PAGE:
Tenement 4th Floor

  • Irish Outsiders - Meet the Moores, an immigrant family struggling with prejudice while celebrating their Irish identity in 1869 New York. Visit their restored home as they prepare for the City's renowned St. Patrick's Day parade. Through their experience, you will discover how immigrants from different backgrounds forge their own American identities.
  • Exploring 97 Orchard -  Go behind the scenes at the Tenement Museum and explore the layers of history in the tenement’s physical fabric. Learn how legislation and fashion spurred landlords and tenants to leave their mark on the building, and how paint experts, wallpaper conservators and urban archeologists "read" these layers to uncover 97 Orchard's stories.

Tenement Unique Experiences

  • Tastings at the Tenement:- Taste a variety of foods from the neighborhood while exploring the influence of immigrant culture on what all Americans eat. Your group starts with a visit to 97 Orchard Street and continues with a sit-down tasting meal in our private dining room overlooking Delancey Street. As the group tastes the flavors of the Lower East Side past and present, they share stories about their most memorable culinary experiences and watch interviews of local store owners who sold us the foods we'll be eating. This tour is air conditioned. Thursday evenings at 6:30
  • A Day in the Life: Rogarshevsky Family:  Explore the story of the Rogarshevsky family, featured on our Sweatshop Workers tour. Visit the family’s home inside our historic tenement building at 97 Orchard Street in 1911, then continue the journey outside and see the neighborhood through the eyes of the Rogarshevskys. This tour is available on Thursday evenings in July.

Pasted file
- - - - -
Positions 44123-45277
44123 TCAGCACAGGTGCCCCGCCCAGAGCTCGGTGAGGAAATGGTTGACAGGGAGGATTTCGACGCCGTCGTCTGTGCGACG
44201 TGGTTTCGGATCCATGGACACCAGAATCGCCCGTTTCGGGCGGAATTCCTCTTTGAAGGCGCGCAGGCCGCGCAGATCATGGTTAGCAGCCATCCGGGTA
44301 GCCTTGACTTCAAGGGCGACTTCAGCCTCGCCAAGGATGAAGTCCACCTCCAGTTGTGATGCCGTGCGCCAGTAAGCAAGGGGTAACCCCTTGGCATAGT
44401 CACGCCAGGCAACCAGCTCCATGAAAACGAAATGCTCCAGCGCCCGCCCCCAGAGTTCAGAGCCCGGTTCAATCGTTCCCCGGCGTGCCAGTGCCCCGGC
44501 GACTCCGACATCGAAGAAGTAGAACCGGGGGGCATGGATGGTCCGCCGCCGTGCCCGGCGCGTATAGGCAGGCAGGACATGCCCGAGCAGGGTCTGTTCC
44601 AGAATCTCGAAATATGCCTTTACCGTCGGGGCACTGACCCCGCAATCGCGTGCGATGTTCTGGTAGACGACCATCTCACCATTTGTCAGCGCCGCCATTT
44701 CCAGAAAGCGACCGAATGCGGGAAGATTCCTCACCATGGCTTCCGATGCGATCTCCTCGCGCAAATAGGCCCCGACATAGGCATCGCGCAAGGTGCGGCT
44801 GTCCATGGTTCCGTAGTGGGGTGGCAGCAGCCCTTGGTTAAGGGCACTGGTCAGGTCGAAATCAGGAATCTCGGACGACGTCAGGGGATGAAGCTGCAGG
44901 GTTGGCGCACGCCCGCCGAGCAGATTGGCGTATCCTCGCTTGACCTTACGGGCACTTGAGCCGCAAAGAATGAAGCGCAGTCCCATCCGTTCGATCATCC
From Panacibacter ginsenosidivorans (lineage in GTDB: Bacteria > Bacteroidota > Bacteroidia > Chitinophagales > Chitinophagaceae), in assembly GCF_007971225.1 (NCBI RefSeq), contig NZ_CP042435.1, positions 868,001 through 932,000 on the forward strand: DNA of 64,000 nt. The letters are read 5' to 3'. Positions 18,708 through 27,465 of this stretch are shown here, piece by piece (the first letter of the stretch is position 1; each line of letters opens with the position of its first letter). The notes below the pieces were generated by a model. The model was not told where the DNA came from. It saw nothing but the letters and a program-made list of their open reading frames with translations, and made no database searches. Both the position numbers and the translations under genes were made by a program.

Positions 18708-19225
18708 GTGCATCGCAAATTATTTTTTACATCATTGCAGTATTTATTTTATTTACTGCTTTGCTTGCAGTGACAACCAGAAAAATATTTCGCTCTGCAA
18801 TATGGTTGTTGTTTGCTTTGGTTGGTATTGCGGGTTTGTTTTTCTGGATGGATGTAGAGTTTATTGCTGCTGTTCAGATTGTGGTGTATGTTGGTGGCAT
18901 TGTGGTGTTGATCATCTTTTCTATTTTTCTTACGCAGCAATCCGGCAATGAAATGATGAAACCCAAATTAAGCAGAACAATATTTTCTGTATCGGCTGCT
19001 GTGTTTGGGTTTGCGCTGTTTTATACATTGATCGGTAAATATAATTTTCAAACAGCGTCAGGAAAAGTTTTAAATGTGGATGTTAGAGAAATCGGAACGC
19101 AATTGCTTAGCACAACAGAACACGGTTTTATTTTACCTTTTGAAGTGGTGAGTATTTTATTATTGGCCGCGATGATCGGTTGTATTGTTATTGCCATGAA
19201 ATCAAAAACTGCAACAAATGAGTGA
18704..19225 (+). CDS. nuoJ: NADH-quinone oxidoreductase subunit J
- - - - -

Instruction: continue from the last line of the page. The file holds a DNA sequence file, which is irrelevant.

Tenement 4They all sounded interesting, but we decided to do the Hard Times tour. This tour shared how the immigrants survived economic depressions while living at the Tenement building between 1863 and 1935. We visited the restored homes of the German-Jewish Gumpertz family, whose patriarch disappeared during the panic of 1873, and the Italian-Catholic Baldizzi family, who lived through the Great Depression of the 1930s.

Tenement 5Sadly we weren't allowed to take any pictures inside, but before we toured the Tenement building, we watched a short film. We learned a little about their continued projects as they continue to forge emotional connections between visitors and immigrants past and present.  I will leave with some visitor information, but please check out the website if you would like more information about their tours and times.

Visitor Information

Ticket Prices

Adults: $25
Students: $20
Seniors (65+): $20

Visitor Center and Museum Shop Hours

10:00 am - 6:30 pm Fri - Wed
10 am - 8:30 pm Thurs
103 Orchard Street New  York, NY

Join Samantha Tuesday nights at 8 pm Eastern on Zoom for "Let's Talk Travel"


Images (6)
  • Tenement 6
  • Tenement 5
  • Tenement 4
  • Tenement 3
  • Tenement 2
  • Tenement 1

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Thank you for this! When I was a high school history teacher in the early 90s, I used to take small groups of students there;  the staff were very welcoming, and helped students work out for themselves what the different ways of life and work had been, and how it connected to their working-class lives today.

I remember, on one of those visits, a docent pointing to the upper floors of a building down the block, where a garment sweatshop operated with recent Chinese immigrants; one of the students told her "my sister works in a place like that in Brooklyn."

I feel another connection at both ends of the story; in the 1890s, my grandparents arrived in the neighborhood  from eastern  Europe; in the 1970s and 80s, when my kids were young, we used to shop the discount clothing stores on Orchard Street.

By the way, the Museum has had serious financial difficulties recently; if you can, donations are appreciated!

The best part of every trip is realizing that it has upset your expectations